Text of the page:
Global menu

  • June 19, 2024

Which arthropods are most often confused with ticks?

  • Insectarium
Blacklegged ticks
Photo: Espace pour la vie / André-Philippe Drapeau Picard
Blacklegged ticks
  • Blacklegged ticks
  • Not ticks

The study, entitled “I ‘Tick,’ Therefore I Am: Which Arthropods Are Misidentified as Ticks by the General Public?,” led by André-Philippe Drapeau Picard, research officer at the Insectarium, in collaboration with Jérémie Bouffard and Jade Savage from Bishop’s University, focuses on this question.

Using data derived from the community-science program eTick, the entomologists identified a number of arthropods that the public frequently mistakes for ticks. Among the ones most often wrongly identified as ticks are spider beetles, weevils, Japanese beetles and pseudoscorpions.

The results of the study underscore the importance of raising public awareness regarding the lesser-known arthropod species and of improving tick identification tools.

The black-legged tick is the primary vector of Lyme disease in humans

It’s important to be able to distinguish ticks from other arthropods – in particular the black-legged tick, because this species is the primary vector of Lyme disease in humans. Unlike insects, which have three pairs of legs, ticks have four, except in larval stage. In addition, they lack both wings and antennae, and their bodies aren’t segmented into three distinct parts.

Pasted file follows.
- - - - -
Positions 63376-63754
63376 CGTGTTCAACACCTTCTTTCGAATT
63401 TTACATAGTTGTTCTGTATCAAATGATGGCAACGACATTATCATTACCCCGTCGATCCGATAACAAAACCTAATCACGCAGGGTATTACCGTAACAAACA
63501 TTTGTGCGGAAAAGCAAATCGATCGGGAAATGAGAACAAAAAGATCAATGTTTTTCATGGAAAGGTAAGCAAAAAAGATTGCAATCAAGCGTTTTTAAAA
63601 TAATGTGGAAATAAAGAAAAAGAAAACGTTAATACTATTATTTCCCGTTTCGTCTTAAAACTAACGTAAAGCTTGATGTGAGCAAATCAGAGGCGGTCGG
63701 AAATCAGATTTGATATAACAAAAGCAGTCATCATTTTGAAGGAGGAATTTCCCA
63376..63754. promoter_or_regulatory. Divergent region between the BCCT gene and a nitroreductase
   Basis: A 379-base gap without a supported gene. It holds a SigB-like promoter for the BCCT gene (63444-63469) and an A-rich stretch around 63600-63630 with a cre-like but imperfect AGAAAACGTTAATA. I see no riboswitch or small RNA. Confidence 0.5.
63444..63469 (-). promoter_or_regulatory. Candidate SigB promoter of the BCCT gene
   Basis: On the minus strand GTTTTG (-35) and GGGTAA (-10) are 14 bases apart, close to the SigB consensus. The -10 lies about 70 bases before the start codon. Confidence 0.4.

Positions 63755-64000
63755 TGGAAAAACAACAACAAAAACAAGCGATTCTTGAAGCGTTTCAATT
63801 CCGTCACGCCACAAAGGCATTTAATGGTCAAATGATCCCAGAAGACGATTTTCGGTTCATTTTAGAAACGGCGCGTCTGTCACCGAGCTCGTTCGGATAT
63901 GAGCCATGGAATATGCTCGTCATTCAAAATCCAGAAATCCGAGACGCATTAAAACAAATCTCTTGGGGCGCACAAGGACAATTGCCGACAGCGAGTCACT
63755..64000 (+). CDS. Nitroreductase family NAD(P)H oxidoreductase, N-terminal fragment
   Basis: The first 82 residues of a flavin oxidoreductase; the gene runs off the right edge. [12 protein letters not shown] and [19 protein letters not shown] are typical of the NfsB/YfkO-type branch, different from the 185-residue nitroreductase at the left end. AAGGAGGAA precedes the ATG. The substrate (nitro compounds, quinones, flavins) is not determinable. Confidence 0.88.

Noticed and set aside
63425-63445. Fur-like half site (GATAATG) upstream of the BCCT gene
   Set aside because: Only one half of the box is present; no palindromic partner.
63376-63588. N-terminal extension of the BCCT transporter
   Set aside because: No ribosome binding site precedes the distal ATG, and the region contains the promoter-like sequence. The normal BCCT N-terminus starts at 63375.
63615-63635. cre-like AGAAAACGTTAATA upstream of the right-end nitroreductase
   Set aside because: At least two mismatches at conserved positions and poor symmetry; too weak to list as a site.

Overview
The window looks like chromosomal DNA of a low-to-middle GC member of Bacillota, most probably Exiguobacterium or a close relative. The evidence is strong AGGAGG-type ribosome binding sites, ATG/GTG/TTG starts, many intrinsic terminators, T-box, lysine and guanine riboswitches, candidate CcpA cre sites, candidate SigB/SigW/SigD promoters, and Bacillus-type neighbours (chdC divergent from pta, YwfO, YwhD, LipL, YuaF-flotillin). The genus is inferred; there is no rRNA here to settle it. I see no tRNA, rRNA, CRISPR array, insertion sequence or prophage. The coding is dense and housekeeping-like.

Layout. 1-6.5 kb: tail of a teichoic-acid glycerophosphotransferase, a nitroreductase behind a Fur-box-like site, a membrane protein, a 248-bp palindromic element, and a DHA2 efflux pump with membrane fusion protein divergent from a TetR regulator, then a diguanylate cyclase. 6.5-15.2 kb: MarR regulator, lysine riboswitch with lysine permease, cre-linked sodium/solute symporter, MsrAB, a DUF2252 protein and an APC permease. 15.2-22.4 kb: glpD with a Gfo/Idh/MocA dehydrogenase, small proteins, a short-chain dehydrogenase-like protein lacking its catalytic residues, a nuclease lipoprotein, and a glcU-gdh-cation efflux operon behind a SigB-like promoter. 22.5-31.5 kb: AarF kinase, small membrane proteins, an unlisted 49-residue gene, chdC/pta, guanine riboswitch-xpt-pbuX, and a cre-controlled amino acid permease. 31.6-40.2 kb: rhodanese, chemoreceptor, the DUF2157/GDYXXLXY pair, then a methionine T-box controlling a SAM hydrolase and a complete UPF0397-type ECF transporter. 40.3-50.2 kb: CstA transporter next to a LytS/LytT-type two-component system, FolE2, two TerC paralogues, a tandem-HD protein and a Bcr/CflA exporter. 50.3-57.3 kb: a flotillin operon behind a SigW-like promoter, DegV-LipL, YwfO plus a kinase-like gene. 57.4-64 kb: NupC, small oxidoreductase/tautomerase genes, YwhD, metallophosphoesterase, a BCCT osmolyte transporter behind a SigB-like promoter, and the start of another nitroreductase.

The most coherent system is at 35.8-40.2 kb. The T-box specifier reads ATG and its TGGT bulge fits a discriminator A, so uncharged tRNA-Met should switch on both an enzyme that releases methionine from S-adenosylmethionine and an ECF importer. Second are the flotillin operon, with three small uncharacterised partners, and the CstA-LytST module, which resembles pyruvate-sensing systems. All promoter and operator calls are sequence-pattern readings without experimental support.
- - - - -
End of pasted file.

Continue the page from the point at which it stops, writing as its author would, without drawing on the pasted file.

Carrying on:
Community-science programs

Community science plays an essential role in the study of biodiversity. By sharing thousands of observations through a variety of programs, citizens help us monitor species distribution over time and space. These data are invaluable for scientists: they make it possible to explore a region’s biological diversity, to study introduced and protected species, and to better understand ecological dynamics on a local and worldwide scale.

Community science: hitting three targets with one stone

Add this